Risky Social Media Posts Could Increase Life Insurance Costs; Who’s to Say Other Lines Can’t Follow Suit?

Guidelines introduced in New York outline how life insurers can look to social media to assess risk — and it likely won’t be long before similar strategies are applied to other types of insurance, too.
By: | March 29, 2019

We all know the social costs — and perils — associated with Instagram, Twitter or Facebook use. Oversharing will, at best, lose you an internet friend or two; at worst, what you choose to share on social media could lose you your job.



But what about the insurance costs of what you choose to post, whether that’s on your personal account or your business account? If you think there are none, think again.

As the Wall Street Journal reported, New York recently became the first state to provide guidelines for how life insurers can use a potential insured’s social media presence to calculate the risk — and, therefore, the cost — that comes with insuring them before issuing policies.

Risk-Takers Facing Higher Premiums?

Long story short: Those who live life on the edge and post photos for the world to see of them doing so, may pay the price in their insurance premiums.

The guidance set in New York around insurers using social media to assess risk applies specifically to life insurers, but considering social media is a treasure trove of self-reported data, it’s only logical to assume social media use will come into play for underwriting other types of insurance, too.

Meaning, insurers could soon look to a business’ or business owner’s social media presence to determine the risks and costs of insuring them for something like commercial property and casualty insurance.

Social media use is a somewhat obvious place for potential insurers to look to when assessing risk, with many of us giving anyone with a WiFi code unbridled access to our everyday routines.

Currently, companies are using social media data to investigate claims and to weed out disability fraud. But the question is, why aren’t underwriters using it more across all types of insurance?

The technology hasn’t caught up yet. Right now, scavenging social media for risk markers is more trouble than it’s worth.

As WSJ noted, while underwriting appears to be the next place insurers will apply social media data, “until and unless the technology is perfected, it generally isn’t cost-efficient for insurers to assign staff to look at Facebook pages and tweets. Verifying identifications on social media, tracking oft-changing accounts and converting the information into usable, predictive data isn’t yet scalable or cost-effective,” companies said.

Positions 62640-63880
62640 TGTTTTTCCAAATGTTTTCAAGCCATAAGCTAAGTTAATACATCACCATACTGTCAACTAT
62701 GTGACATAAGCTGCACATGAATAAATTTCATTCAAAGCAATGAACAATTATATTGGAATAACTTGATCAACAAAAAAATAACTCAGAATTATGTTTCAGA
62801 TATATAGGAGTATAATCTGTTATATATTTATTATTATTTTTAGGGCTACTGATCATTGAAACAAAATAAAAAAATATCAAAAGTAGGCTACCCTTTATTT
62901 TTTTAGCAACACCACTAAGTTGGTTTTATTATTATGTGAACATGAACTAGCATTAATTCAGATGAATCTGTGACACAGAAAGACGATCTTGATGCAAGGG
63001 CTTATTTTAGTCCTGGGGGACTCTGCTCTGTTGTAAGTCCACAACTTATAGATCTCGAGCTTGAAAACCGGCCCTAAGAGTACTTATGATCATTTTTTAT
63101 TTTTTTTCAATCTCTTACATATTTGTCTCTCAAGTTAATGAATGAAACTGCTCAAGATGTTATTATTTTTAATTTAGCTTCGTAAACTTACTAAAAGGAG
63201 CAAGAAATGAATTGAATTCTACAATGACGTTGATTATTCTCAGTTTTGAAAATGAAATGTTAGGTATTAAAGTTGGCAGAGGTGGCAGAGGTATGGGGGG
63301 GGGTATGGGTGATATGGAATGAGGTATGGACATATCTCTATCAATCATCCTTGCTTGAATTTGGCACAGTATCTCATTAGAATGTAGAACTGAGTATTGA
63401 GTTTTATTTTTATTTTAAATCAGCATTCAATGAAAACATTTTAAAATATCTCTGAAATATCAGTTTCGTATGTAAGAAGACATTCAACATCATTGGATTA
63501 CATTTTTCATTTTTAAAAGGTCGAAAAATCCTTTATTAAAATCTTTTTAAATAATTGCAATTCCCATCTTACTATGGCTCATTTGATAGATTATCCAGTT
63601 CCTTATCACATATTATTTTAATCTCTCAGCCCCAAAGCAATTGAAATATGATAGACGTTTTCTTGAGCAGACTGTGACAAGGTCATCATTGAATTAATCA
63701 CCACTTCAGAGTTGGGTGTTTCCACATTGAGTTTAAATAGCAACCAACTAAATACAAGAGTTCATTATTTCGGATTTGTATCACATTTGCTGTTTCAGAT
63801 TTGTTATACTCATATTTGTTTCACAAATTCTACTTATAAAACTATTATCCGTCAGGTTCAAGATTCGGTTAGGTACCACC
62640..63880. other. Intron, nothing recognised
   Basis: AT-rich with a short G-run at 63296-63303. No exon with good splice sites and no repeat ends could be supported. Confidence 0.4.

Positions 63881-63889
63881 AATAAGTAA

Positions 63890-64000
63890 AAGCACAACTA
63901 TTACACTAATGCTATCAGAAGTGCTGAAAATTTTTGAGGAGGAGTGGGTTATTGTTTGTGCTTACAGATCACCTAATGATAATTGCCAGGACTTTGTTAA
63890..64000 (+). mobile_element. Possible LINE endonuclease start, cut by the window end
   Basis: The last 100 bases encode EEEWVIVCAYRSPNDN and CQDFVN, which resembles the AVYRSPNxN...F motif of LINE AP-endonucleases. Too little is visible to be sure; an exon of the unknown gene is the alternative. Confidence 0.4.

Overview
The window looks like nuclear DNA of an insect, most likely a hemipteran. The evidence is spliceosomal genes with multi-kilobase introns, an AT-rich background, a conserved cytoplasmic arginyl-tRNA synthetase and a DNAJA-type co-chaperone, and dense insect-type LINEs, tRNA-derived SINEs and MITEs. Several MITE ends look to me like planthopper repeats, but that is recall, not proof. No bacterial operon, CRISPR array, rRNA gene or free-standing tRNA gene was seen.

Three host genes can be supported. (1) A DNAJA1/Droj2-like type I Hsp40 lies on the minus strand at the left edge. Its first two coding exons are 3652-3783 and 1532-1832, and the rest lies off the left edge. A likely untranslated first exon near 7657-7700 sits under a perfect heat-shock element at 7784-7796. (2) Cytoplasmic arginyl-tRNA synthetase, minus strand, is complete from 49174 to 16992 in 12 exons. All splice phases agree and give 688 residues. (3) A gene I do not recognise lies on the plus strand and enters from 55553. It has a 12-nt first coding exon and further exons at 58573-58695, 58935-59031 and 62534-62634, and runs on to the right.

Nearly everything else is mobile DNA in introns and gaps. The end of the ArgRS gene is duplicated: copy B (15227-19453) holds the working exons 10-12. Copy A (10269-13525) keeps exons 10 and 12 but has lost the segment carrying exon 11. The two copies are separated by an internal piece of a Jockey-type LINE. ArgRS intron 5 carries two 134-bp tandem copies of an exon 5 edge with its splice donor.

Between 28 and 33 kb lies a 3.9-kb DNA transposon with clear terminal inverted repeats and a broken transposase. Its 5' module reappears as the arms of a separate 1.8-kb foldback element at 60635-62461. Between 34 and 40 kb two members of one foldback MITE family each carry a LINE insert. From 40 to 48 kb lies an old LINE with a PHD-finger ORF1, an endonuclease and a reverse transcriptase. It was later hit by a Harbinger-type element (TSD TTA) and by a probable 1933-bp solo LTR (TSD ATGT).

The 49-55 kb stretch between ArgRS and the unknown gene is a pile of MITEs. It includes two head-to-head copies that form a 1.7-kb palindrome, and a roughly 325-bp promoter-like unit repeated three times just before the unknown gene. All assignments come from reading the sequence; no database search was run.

But When Technology Does Catch Up …

So, assuming the technology catches up, what types of posts would be relevant?

It’s hard to tell given any application of social media use in underwriting in a widespread way would likely be through the use of an algorithm, but posts that the average social media user might not give much thought to — like an Instagram story posted while stopped in traffic — could indicate risky behavior to insurers, especially in relation to property.


Another likely hold-up to widespread social media use in insurance underwriting is the general nuance of social media.

As Forbes puts it, “It’s also important to note that social media posts can be deeply misleading, even to a deep-learning algorithm assigned to seek out, process and judge the value of photos that customers post online. If you’ve given up smoking but have old photos with cigarette in hand (or repost one of those popular Facebook Memories) how can a computer (or even an underwriter with a lot of work to do) properly assess the context of a photo? How do you control what other people post about you online?”

In other words, a picture is worth a thousand words, but a good chunk of them might be misleading. That said, it will be really interesting to watch how insurers navigate this ocean of data and how it affects insurance policies moving forward.

Adjua Fisher is a freelance writer, editor and business owner living in Philadelphia. She is a former health and fitness editor at Philadelphia magazine. Adjua can be reached at [email protected]

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The R&I Editorial Team can be reached at [email protected]